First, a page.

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What makes this song great?
As a band, one of our favourite songs to perform is the classic “SOS”, which was recorded by the fab four in Långängen, Sweden in 1974, and was the band’s first major hit following the success of “Waterloo”. The song was written by Benny and Björn with the manager of the band Stig, and was identified by Benny as being fundamental in forging the group’s musical identity.
In the charts, the song reached number 6 in the UK, topped the charts in Austria, Germany and New Zealand and made the top 10 in several other countries
Released as the 3rd track in the band’s self titled album in 1975, the track is very melody driven, with Benny’s piano initially taking the lead at the start of the song with a classical style interlude in D minor, which was an adventurous song introduction in a time where punk rock was beginning to dominate the airwaves. The song is then complimented by a solo vocal from Agnetha, who reportedly had bad memories of recording this song, telling The Sun in 2013: “Frida and I were very tired of the choruses. I don’t know how many times we had to sing them to make them big, but we’d had enough of that song that day”.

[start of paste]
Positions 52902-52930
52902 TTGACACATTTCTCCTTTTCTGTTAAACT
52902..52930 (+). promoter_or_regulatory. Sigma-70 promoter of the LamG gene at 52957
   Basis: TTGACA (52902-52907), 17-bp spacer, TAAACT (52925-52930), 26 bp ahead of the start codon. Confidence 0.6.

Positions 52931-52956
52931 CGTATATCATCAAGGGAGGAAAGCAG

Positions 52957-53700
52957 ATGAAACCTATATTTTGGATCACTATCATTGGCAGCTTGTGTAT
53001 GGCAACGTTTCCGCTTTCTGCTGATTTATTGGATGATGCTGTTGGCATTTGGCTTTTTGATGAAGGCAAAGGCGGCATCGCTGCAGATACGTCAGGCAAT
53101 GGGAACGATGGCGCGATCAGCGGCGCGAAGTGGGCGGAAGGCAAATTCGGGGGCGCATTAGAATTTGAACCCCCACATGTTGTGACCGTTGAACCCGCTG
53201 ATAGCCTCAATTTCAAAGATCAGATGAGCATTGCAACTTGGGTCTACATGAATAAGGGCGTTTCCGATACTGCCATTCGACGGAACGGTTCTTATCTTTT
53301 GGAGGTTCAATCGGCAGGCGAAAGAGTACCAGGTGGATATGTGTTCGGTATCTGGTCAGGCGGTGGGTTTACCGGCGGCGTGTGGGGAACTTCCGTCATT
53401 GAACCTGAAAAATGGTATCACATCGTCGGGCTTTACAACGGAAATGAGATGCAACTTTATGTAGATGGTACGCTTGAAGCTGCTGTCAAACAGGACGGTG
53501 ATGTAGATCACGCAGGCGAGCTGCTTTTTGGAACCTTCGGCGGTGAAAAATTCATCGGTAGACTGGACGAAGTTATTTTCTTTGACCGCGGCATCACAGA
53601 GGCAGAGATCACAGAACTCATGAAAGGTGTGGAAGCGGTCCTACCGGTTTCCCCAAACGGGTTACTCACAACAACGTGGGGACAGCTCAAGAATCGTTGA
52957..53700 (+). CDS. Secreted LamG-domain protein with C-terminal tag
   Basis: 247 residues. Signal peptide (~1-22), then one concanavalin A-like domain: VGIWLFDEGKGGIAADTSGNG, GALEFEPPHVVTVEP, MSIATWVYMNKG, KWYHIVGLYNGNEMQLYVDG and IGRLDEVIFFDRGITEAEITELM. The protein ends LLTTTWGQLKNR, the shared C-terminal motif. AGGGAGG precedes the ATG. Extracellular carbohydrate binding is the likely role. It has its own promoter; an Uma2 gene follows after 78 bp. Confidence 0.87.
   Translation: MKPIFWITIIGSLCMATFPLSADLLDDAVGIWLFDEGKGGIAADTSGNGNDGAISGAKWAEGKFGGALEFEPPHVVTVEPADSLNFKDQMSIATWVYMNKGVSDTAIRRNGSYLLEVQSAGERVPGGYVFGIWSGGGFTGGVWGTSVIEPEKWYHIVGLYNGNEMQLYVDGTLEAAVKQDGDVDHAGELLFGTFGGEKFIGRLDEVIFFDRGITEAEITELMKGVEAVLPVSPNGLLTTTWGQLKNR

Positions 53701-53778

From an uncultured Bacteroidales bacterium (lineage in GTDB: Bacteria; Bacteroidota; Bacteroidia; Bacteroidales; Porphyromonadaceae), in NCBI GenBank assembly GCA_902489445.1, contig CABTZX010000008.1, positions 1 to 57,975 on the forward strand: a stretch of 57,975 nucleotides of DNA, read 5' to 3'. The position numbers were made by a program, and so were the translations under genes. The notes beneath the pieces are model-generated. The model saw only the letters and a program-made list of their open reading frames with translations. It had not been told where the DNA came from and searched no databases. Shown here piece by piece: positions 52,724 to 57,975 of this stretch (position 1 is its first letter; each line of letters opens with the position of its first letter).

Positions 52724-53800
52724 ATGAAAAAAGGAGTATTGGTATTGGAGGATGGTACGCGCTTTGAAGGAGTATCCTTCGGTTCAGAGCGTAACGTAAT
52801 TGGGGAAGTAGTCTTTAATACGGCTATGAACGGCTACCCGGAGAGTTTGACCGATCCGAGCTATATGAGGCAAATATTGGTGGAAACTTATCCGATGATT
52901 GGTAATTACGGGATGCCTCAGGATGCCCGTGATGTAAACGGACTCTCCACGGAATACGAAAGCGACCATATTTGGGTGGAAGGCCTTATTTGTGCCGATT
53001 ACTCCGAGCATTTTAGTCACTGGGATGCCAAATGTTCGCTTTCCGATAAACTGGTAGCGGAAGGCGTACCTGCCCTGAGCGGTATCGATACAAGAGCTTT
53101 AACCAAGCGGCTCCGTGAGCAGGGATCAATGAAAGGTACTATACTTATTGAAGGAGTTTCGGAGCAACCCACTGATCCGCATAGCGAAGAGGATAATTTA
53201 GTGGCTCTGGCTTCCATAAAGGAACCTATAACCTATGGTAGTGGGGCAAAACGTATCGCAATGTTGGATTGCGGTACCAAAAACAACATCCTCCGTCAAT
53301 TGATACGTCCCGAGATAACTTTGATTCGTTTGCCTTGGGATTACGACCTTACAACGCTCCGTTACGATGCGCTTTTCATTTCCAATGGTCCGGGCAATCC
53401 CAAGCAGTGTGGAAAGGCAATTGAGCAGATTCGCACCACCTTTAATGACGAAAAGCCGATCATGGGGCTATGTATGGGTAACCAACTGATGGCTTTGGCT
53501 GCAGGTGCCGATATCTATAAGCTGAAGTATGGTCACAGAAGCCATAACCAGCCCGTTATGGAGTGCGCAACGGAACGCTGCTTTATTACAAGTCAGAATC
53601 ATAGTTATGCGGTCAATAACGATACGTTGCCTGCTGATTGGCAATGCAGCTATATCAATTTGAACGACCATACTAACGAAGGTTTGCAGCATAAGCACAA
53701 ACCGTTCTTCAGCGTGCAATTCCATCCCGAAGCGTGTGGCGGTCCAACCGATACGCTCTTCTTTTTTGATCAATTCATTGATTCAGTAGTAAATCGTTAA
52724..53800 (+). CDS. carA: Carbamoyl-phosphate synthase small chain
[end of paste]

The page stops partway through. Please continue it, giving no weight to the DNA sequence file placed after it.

The chorus then kicks in with a crash of a cymbal, changing the song from a mournful, passionate ballad into an upbeat, driven pop track. As with most ABBA choruses, multiple overlays of each vocal was recorded, each being EQed narrowly in order to create multiple layers to the same line, an innovative technique which helped to pioneer the band’s unique sound. After this, the song once again transforms into another genre - rock, with a stellar chord progression of Bb, Db, Eb and F complimented by the uproar of a distorted electric guitar sounding like a plane taking off to new, and exciting musical ground.
To this day, the song remains a firm fan favourite and a really great track to perform live due to the vocal dynamics and variation, from the sadness in Agnetha’s voice at the start, to the mesmerising harmonies of the band in the chorus and refrain; it’s just one of those songs that you can start at any point and instantly find a catchy hook.
For us performing this song after “Waterloo” and “Mamma Mia” in our set really changes the atmosphere of a room from a calm hush in the first verse, until the chorus kicks in - from then, it’s as if the audience has been electrocuted! We love that!